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In the 1980s

In 1980

Ray Charles made appearances on The Super Dave Osborne Show, where he performed and appeared in a few vignettes where he was somehow driving a car, often as Super Dave’s chauffeur.

Ray Charles was a featured star in The Blues Brothers movie.

The Blues Brothers promotional photo

In 1981

Ray Charles performed at the Inauguration of President Ronald Reagan.

ABC-TV’s 20/20 profile of Ray Charles, which aired in 1981, was awarded two Emmys. Another excellent profile, which aired on CBS-TV’s 60 Minutes in 1987, followed Charles’ dramatic television debut on St. Elsewhere, in which he played a homeless man, and an appearance on Who’s the Boss? in which he played himself.

In recognition of both his artistic and humanitarian achievements, Ray Charles received a Star on Hollywood Boulevard’s Walk of Fame on December 16, 1981, joining a host of illustrious entertainers who have been judged worthy of this honor by the Hollywood Historic Trust.

Ray Charles performing for President Ronald Reagan

In 1983

The NAACP’s Image Awards as a recipient of the “Hall of Fame Award” honored Ray Charles. He also received an award that year at the televised ceremonies for Best R&B Male Vocalist.

Ray Charles and Ronnie Milsap performed together for President Ronald Reagan at the Ford Theater in Washington.

Ray Charles was nominated for a GRAMMY for his single “Born to Love Me,” his first nomination in the Best Country Vocal Performance, Male category. To date, Charles has won a total of 10 GRAMMY Awards, the most recent in 1975.

Columbia Record of Born to Love Me

In 1984

Ray Charles was hired by The Committee to Re-Elect the President to perform at the Republican National Convention. His televised rendition of “America the Beautiful,” first recorded on the ABC records label in his A Message for the People LP, was both inspirational and electrifying. Charles’ “America” has for many, become a “Second National Anthem.”

“America” is included in the 1987 (2) disc CD release of Ray Charles hits on the Dunhill Classics label; “America” was also released as a CD single.

Nancy Reagan, Ray Charles and Ronald Reagan standing at a podium

In 1985

Ray Charles performed at President Ronald Reagan’s second Inaugural Ball.

Ray Charles was one of the participants in the historic “We Are the World” recording to benefit United Support of Artists for Africa, which raised millions to help feed Africa’s starving.

Ray Charles received a GRAMMY Nomination for Best Pop Performance by a Duo or Group with Vocal for “We Are The World.”

Ray Charles and Quincy Jones

In 1986

Ray Charles was one of the original inductees into The Rock & Roll Hall of Fame, yet another tribute to his versatility as a musician and to the lasting imprint he has made on all forms of popular music in the past 50 years.

Ray Charles announced the formation of The Robinson Foundation for Hearing Disorders Inc. with a personal endowment of One-Million Dollars. “Most people take their ears for granted,” Charles remarked. “I can’t. My eyes are my handicap, but my ears are my opportunity.” In 2006, after the death of Mr. Charles, the name of The Foundation was changed to honor his name.

The French Government honored Ray Charles when he was made a “Commander of Fine Arts and Letters,” the second time the Republic of France has selected Charles for a distinguished honor.

Ray Charles was one of the recipients of the Kennedy Center Honors, celebrated with a televised gala at the Kennedy Center for the Performing Arts in Washington, D.C. The honors are presented annually to individuals who, through a lifetime of accomplishments, have enriched American life by their achievement in the performing arts. Of interest, Charles was the only African-American and the only popular musician honored that year. He was also the second youngest to be so honored up to that time.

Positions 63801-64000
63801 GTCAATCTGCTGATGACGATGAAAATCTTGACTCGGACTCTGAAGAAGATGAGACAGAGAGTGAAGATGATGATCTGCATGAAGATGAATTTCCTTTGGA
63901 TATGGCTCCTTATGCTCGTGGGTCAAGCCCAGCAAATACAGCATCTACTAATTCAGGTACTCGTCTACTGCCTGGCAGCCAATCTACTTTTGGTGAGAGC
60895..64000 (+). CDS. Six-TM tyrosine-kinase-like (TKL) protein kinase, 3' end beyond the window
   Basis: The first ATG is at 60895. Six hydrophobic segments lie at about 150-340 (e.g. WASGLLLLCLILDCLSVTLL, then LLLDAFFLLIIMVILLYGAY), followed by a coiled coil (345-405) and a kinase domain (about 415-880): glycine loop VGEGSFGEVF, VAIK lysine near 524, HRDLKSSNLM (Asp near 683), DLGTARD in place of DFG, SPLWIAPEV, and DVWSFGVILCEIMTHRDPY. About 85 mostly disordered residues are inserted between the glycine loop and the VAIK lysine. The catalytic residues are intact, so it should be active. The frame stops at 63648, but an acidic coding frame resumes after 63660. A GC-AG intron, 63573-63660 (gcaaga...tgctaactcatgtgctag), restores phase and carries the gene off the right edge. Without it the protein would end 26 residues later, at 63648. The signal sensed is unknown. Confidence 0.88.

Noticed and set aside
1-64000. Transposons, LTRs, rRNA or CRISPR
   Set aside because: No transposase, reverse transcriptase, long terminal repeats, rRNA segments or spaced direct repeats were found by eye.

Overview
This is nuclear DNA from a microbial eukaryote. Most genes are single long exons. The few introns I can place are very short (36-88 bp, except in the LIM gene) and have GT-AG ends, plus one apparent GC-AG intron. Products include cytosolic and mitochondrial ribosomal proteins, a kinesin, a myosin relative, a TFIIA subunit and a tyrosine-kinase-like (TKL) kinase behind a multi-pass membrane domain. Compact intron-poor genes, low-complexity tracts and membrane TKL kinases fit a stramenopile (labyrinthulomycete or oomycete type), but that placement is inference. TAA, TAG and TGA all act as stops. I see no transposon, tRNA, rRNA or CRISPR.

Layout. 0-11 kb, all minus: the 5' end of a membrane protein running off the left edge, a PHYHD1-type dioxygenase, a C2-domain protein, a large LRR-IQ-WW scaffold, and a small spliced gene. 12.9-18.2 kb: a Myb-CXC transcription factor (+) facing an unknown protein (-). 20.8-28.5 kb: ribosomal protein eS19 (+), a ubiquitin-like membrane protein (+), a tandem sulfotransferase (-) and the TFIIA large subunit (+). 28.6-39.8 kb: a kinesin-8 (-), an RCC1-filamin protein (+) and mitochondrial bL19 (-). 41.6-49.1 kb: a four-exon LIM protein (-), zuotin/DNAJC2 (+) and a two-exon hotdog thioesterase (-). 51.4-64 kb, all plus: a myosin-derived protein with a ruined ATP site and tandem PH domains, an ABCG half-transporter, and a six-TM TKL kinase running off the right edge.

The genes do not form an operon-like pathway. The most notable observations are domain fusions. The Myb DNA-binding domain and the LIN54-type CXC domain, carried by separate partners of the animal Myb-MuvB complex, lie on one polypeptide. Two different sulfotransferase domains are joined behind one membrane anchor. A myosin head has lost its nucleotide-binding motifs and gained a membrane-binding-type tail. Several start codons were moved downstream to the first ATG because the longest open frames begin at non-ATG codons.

Ray Charles at the Kennedy Center Honors sitting in front of blue background

In 1988

Ray Charles received the highest award that can be given by the National Academy of Recording Arts and Sciences, its Lifetime achievement Award, Ray Charles accepted the special GRAMMY at a ceremony that was televised on CBS-TV.

On the human-interest side is Ray Charles’ voice-over as Raisin Ray the “first celebrity raisin” in the California Raisin Advisory Board’s trendy series of commercials. Charles was seen in Claymation.

Ray Charles appeared for the first time with the New York City Ballet, which choreographed dances to some of his classics. Joining Charles in playing for the engagement were members of his original band, Hank Crawford, Leroy Cooper and David “Fat Head” Newman. That appearance was so successful that it was repeated in 1989 for another sold out audience.

The Academy of Television Arts and Science nominated Ray Charles for an Emmy for his performance on the TV special honoring Irving Berlin’s 100th birthday.

Ray Charles appeared in the feature Limit Up… playing God.

Ray Charles playing the piano in the recording studio

In 1989

Ray Charles received a GRAMMY Nomination for Best Jazz Vocal Performance, Duo or Group for “Save the Bones for Henry Jones” (Track from Just Between US).

Ray Charles had a number 1 single “Ellie My Love” recorded for exclusive release in Japan. He received the “Japanese Award” equivalent of a triple-platinum recording” in the U.S., with sales there excess of two million.

Marked the 30th anniversary of Ray Charles’ association with Joe Adams, who was his personal manager and close friend. Adams, a former Los Angeles deejay, (the first black man on national radio), was the “voice of NBC monitor” and an actor.  Appearing in the movie Carmen Jones as Husky Miller, he was the first black man to win a Best Supporting Role in a feature film. Adams also appeared on Broadway with Ricardo Montalban in Jamaica.

Ray Charles on stage with his arms open wide